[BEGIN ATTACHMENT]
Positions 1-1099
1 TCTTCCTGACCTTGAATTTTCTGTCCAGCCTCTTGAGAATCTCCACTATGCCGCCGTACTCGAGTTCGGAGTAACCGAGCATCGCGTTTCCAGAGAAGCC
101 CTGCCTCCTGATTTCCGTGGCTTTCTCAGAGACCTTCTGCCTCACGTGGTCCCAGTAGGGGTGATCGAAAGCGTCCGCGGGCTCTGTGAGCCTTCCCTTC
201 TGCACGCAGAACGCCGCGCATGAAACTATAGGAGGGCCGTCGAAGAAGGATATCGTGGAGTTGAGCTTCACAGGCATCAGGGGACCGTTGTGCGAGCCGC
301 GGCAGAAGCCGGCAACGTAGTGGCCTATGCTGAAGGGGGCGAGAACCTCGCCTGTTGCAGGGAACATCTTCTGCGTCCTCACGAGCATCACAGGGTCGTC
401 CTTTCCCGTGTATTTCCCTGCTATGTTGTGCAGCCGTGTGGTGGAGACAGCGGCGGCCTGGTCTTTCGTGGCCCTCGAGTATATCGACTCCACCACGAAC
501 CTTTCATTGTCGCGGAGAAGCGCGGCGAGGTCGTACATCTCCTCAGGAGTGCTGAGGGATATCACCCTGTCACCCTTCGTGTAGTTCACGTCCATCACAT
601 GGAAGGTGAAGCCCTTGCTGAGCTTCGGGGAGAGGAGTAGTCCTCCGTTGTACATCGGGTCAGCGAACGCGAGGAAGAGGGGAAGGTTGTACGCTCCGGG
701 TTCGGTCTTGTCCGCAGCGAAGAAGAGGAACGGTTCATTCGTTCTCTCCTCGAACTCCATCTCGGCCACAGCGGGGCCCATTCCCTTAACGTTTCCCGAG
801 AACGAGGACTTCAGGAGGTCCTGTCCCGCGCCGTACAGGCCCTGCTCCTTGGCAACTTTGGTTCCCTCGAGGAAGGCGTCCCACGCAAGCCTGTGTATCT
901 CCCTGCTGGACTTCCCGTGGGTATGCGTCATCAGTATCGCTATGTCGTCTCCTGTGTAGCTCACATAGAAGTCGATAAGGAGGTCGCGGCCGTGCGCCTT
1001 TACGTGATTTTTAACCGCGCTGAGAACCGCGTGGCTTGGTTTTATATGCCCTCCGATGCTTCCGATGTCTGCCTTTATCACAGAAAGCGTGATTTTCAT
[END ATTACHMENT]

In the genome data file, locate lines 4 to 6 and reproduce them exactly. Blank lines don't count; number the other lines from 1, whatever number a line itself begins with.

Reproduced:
201 TGCACGCAGAACGCCGCGCATGAAACTATAGGAGGGCCGTCGAAGAAGGATATCGTGGAGTTGAGCTTCACAGGCATCAGGGGACCGTTGTGCGAGCCGC
301 GGCAGAAGCCGGCAACGTAGTGGCCTATGCTGAAGGGGGCGAGAACCTCGCCTGTTGCAGGGAACATCTTCTGCGTCCTCACGAGCATCACAGGGTCGTC
401 CTTTCCCGTGTATTTCCCTGCTATGTTGTGCAGCCGTGTGGTGGAGACAGCGGCGGCCTGGTCTTTCGTGGCCCTCGAGTATATCGACTCCACCACGAAC